Can the second home of a young couple be similar to that of our grandparents? No too similar! To begging with, provided it has his own bathroom, a single guestroom will do to host the eventual friend joining the trip in the very last minute, leaving all those tiny bedrooms formerly destined for the offspring without a purpose or practical sense. For the same reason the kitchen, living and dining rooms no longer need to be small, dark and separated spaces when they can instead be easily integrated into one single but ample room full of light and possibilities. Vestibule, ante-chamber, foyer: all words from the days of yore the today only mean wasted square meters, that will undoubtedly be put to better use if annexed to neighbouring spaces with a clear practical call such as relaxing, eating or sharing with your loved ones, rather than just stepping over and passing by. It´s true, we didn’t just come up with wood ourselves, nor have we been the first to ever think about using it as a floor covering, but combined with hexagonal mosaic tiled pavement, that delimits at the same time the area destined for the kitchen, we hope it´s been less used in the past and holds up better to the constant mopping; while installed in two different shades (lighter and darker) according to the amount of light each half of the flat (public and private) receive, its surely a criteria less exploited so far. Following the lines of the wooden planks, starting from underneath that superb Habitat rug, our eyes and feet travel from the sofa, until the dining room table surrounded by chairs, that for once are different from the very classic Eames (lets do a very discrete wave ´cause the stools still are) where we sit just as handsome but maybe more comfortably to enjoy the cheese platter, for not all the French are thorough chefs. The whipped off clean plates, as well as our satisfied teeth, gleam under the beam of light shining from a couple of pendant lamps in the shape of whisks.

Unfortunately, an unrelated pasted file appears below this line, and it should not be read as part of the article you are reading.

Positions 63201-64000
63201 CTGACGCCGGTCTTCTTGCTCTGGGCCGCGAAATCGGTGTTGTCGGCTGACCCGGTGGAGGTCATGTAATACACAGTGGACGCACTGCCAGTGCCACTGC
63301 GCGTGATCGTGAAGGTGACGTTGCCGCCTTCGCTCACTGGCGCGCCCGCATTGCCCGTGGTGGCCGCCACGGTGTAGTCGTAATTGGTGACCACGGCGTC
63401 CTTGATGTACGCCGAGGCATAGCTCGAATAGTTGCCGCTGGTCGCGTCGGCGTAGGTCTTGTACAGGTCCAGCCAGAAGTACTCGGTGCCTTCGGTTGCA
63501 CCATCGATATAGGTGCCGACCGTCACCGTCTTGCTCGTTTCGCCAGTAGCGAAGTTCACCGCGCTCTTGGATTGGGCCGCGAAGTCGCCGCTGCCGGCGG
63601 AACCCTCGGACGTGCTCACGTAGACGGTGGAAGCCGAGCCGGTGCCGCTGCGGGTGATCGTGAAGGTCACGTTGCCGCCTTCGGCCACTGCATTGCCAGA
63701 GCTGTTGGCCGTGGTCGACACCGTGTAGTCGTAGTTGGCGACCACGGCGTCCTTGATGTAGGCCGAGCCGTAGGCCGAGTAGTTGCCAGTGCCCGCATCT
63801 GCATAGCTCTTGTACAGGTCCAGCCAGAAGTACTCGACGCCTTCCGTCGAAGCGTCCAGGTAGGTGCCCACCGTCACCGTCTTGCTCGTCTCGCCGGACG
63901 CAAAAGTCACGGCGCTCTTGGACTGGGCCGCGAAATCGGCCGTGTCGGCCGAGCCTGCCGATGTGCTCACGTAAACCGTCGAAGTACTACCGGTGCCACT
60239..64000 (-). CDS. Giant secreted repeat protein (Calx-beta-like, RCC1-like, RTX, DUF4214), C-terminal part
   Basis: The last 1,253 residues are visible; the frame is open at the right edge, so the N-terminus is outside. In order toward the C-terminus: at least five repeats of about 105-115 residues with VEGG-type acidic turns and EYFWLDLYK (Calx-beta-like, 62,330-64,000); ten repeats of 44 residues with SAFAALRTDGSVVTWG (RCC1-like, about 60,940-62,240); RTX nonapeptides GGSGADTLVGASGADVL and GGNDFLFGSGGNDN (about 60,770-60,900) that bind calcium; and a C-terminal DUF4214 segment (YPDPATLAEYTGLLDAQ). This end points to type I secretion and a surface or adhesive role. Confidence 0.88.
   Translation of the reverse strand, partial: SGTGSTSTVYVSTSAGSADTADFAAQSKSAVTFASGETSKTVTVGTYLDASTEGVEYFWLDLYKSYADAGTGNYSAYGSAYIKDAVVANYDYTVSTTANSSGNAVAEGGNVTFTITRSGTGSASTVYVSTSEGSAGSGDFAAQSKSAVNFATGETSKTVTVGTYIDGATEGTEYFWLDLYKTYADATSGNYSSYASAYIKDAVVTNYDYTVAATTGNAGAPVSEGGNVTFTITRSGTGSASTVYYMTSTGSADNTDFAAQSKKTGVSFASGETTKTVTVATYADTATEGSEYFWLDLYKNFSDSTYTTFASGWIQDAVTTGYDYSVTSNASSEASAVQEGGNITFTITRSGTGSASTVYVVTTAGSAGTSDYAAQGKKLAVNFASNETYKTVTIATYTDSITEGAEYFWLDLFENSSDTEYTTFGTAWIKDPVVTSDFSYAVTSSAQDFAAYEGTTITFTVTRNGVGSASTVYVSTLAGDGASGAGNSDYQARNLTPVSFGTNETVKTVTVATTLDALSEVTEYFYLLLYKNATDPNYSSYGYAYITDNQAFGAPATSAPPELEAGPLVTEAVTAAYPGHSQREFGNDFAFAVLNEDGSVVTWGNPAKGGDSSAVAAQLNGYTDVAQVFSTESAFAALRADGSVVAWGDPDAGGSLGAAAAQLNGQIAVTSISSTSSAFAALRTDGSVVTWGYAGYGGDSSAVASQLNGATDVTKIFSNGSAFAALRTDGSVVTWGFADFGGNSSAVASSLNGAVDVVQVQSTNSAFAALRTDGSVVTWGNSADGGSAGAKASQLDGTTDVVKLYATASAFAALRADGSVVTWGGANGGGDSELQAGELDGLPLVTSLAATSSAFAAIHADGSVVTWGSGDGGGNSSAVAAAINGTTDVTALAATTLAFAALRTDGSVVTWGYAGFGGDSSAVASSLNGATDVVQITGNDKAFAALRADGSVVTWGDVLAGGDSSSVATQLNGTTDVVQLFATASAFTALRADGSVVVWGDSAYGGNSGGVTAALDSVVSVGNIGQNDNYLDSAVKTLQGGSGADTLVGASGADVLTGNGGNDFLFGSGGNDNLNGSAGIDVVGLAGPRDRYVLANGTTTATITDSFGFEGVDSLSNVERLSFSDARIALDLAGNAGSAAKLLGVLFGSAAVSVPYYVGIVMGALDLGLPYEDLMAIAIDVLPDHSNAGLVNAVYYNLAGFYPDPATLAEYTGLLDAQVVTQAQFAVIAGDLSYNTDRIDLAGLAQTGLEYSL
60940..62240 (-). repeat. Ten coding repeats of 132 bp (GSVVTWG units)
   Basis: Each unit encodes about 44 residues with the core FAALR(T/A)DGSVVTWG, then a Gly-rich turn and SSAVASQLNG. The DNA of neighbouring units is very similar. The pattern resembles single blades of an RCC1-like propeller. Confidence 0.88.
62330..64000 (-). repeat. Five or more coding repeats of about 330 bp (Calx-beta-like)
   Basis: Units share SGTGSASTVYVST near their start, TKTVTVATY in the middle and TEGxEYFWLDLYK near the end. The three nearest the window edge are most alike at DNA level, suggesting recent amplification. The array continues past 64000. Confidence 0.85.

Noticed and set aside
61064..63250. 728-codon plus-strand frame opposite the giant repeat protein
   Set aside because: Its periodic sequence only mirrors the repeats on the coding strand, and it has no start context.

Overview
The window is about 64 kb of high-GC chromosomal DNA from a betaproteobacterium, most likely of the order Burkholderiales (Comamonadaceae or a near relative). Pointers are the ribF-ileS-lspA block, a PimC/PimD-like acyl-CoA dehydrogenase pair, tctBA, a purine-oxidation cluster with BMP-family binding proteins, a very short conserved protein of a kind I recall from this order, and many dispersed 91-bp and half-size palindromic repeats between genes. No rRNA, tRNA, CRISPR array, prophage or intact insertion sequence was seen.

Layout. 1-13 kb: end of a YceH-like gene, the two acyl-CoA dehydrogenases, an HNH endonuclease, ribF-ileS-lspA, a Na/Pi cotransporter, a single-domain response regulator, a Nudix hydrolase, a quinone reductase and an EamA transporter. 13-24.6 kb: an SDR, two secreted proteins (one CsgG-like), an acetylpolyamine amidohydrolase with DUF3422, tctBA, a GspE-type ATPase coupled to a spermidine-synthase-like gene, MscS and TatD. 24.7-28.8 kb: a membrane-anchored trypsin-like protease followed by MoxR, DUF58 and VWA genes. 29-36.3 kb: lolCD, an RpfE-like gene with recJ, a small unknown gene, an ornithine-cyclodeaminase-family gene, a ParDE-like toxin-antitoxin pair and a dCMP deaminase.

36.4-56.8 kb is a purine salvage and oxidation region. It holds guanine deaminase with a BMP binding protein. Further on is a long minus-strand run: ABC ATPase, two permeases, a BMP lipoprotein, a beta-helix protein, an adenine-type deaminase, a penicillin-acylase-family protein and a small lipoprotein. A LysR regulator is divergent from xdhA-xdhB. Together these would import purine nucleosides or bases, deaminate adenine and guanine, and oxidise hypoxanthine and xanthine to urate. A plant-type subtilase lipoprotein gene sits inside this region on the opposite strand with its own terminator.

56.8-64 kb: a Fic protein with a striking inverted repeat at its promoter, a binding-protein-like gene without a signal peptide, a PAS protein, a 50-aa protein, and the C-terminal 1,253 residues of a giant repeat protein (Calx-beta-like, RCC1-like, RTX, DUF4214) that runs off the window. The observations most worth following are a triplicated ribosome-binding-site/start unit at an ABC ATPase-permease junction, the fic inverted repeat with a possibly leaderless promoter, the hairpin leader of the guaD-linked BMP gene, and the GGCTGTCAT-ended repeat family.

It hasn´t all been about smiles, though. We had a hell of a time knocking down all partitions that formerly stood in the middle of this ample social area. It took an army composed of a hard headed architect in commander and an infantry of ten mason workers armed with iron props and a beam the size a of a cannon. Always aiming on the nicest, we missed the target repeatedly before hitting right on the spot of the kitchen that fulfilled quality, capacity and budget expectations. Neighbours on their part, remained always up in arms, forcing us to retrench a couple of times. Gladly conflict´s resolution was finally conquered, and now J.P. and Marie live among thy neighbours in a somehow stable state of peace not completely devoid of its fair amount of envy. Cause lets face it: What sort of a life would this be if we could not secretly turn green with envy when looking at our neighbours rad rooftop terrace, his super hot girlfriend(s) or his whacking hot rod? Envy is such an easy guilty pleasure!